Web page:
Nuclear explosions. See also under terrorism. With a new cold war round the corner, and rogue states acquiring weapons, surely it can only be a matter of time before something happens somewhere. And if countries somehow manage to restrain from throwing their nukes at each other, and if mad men (and men they always are) don’t take charge of the arsenal, mistakes will happen; we’ve come surprisingly close to accidental nuclear war before. Within the next millennium it’s almost certain to happen. Megadeaths will leave humanity looking like the worst kind of survival disaster movie. I expect to see a double flash most days. Horrifying.
Nanotechnology. Now we get to future technologies that most people don’t worry about much at the moment – but they should. Nanotechnology means lots of very tiny things that may be able to replicate and might turn out not to be that controllable. Nanobots crawling around your veins and arteries scraping away cholesterol and plaque sounds wonderful, until as a result of some coding error they start scraping away at your artery walls too. Who you going to call? Perhaps we should retrain the unemployed (everyone – see worry below) as Botbusters. And nanobots munching away on rubbish and plastic bags turning them into compost is an excellent idea, until by mistake they decide that everything organic, including humans, is there to be munched on as well. Disturbing.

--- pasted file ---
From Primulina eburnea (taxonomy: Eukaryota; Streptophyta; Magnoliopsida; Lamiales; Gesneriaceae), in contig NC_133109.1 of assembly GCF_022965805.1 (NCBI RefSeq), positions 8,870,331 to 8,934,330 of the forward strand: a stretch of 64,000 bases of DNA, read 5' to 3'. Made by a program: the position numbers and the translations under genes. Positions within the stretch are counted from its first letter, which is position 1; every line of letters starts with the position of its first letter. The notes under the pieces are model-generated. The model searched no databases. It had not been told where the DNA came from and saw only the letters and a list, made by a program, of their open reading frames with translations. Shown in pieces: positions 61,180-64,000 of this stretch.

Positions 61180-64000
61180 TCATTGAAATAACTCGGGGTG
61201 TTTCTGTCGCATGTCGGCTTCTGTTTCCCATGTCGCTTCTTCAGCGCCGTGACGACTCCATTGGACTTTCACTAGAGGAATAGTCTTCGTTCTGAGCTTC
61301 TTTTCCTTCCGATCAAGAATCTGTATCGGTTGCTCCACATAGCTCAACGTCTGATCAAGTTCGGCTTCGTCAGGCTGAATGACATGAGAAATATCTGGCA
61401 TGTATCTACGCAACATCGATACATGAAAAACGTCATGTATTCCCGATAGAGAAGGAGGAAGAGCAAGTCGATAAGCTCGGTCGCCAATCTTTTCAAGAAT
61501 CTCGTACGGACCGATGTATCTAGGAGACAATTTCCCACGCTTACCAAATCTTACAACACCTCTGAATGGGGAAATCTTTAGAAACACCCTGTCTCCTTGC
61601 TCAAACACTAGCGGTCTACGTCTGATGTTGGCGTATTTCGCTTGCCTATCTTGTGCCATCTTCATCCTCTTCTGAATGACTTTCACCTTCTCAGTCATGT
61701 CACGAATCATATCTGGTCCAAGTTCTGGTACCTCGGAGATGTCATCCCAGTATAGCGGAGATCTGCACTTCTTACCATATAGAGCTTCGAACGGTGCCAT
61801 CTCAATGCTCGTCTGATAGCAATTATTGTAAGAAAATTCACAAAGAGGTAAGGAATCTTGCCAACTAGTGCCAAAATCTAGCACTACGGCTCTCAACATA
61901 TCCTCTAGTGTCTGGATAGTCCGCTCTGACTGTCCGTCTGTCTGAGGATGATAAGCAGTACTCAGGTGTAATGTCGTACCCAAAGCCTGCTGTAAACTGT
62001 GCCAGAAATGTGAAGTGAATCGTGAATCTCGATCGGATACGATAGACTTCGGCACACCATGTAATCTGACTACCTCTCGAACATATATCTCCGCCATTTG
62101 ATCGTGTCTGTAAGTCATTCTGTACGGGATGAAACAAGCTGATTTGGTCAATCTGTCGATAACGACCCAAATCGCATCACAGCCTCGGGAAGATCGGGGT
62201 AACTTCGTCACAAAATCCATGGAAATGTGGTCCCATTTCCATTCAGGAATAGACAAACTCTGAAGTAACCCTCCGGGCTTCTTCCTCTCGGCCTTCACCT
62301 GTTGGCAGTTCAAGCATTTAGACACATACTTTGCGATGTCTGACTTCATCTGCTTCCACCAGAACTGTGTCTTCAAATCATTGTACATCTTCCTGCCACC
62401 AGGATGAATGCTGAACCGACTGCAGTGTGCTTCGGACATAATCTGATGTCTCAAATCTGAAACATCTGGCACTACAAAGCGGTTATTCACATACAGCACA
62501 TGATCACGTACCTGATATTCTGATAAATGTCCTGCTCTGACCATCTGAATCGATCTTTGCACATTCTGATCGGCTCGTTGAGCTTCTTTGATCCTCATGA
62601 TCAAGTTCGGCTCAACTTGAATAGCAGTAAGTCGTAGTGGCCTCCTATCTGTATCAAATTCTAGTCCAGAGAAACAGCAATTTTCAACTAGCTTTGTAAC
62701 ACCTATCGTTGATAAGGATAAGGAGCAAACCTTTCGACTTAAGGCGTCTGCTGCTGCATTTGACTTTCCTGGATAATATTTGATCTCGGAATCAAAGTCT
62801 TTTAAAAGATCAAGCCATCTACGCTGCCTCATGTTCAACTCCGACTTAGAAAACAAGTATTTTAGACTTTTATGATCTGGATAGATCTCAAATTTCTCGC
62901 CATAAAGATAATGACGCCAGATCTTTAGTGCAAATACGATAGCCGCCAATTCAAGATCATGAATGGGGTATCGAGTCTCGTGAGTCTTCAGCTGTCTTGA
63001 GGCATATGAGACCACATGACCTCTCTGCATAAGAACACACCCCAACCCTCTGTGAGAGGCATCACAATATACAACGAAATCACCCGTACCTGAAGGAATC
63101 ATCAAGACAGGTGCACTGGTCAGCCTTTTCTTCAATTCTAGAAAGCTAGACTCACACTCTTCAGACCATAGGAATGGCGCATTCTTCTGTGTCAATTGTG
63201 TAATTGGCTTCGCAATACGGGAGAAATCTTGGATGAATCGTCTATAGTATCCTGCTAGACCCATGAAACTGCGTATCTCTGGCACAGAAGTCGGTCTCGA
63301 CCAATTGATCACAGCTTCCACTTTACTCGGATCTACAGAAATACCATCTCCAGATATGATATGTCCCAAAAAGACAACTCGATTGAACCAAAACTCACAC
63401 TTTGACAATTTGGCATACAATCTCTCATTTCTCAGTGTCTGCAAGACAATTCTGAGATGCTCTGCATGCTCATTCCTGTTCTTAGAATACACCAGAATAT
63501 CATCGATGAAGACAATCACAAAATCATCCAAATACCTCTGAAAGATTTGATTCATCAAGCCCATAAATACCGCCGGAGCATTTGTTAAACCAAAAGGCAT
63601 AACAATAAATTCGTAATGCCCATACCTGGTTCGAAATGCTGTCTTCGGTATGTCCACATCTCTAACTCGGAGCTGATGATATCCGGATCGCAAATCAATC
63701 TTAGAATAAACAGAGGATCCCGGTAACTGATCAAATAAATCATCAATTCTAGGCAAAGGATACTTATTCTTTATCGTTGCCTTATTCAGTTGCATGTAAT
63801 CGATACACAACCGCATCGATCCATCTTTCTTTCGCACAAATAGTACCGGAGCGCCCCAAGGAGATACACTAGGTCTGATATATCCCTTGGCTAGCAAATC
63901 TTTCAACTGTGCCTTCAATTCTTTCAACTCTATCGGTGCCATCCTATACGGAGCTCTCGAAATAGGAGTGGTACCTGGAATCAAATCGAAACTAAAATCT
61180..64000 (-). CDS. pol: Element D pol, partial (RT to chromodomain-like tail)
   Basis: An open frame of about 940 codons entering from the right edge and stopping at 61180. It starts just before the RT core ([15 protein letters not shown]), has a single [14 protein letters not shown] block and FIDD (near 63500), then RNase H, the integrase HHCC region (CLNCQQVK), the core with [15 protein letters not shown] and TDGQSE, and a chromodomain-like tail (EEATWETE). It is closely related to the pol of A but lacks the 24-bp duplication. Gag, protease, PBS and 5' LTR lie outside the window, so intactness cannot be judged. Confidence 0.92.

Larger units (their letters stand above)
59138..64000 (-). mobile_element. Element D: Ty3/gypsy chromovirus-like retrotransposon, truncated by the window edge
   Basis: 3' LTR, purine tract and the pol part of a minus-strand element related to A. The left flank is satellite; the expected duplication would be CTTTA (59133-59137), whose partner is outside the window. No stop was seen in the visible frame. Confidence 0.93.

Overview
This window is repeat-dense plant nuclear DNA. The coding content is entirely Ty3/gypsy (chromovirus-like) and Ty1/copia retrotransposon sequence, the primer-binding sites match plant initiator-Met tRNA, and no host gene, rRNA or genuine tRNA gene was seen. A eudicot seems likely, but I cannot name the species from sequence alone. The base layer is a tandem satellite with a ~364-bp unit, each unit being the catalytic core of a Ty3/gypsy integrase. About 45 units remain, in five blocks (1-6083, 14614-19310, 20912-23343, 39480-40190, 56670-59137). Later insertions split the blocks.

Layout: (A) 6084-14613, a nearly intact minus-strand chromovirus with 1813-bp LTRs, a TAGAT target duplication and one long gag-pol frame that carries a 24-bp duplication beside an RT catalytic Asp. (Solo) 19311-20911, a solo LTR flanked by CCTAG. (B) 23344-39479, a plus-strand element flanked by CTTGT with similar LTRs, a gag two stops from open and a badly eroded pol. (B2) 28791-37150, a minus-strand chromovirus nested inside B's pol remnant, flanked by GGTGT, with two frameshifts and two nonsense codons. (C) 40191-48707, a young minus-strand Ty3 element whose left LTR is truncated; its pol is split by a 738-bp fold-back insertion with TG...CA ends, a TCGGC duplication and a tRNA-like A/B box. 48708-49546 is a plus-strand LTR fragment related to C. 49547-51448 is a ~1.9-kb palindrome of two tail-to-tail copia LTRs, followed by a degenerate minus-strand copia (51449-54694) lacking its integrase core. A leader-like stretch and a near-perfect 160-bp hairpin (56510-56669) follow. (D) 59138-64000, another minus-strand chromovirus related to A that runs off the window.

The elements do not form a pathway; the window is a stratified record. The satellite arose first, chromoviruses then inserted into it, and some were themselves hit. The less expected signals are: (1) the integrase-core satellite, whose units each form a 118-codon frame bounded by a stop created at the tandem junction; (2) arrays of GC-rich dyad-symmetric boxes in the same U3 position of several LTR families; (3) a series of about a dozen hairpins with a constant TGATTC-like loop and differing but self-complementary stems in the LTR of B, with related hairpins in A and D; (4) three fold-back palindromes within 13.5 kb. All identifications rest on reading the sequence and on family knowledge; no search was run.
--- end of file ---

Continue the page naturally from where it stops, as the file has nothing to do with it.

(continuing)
The disappearance of work. Jobs are disappearing all the time. Those that can be are being outsourced to countries where the wages are much lower and where they don’t have troubling legislation such as a minimum wage. Computers and online resources are claiming many other jobs – when was the last time you went to a travel agent? Robots already do much manual labour in garages, and I see that they are now taking over the jobs of at least some surgeons. What will be left for us to do in a few decades? A few high tech jobs; some teaching; creative work; maybe. Politicians, for sure. The overall effect will be to reduce the availability of work and so drive wages down. But there is a problem here that I don’t think has been much thought about: the owners of most of the computers and robots are making products for people to buy. But what will happen when the people can’t afford to buy anything because they have no money because the robots took their jobs? The whole system will collapse. We will be reduced to a nation of people working in coffee shops so that we can earn just about enough to go and buy coffee in another coffee shop in our breaks. I’m glad I don’t have to worry about starting out on a career just now. Unsettling.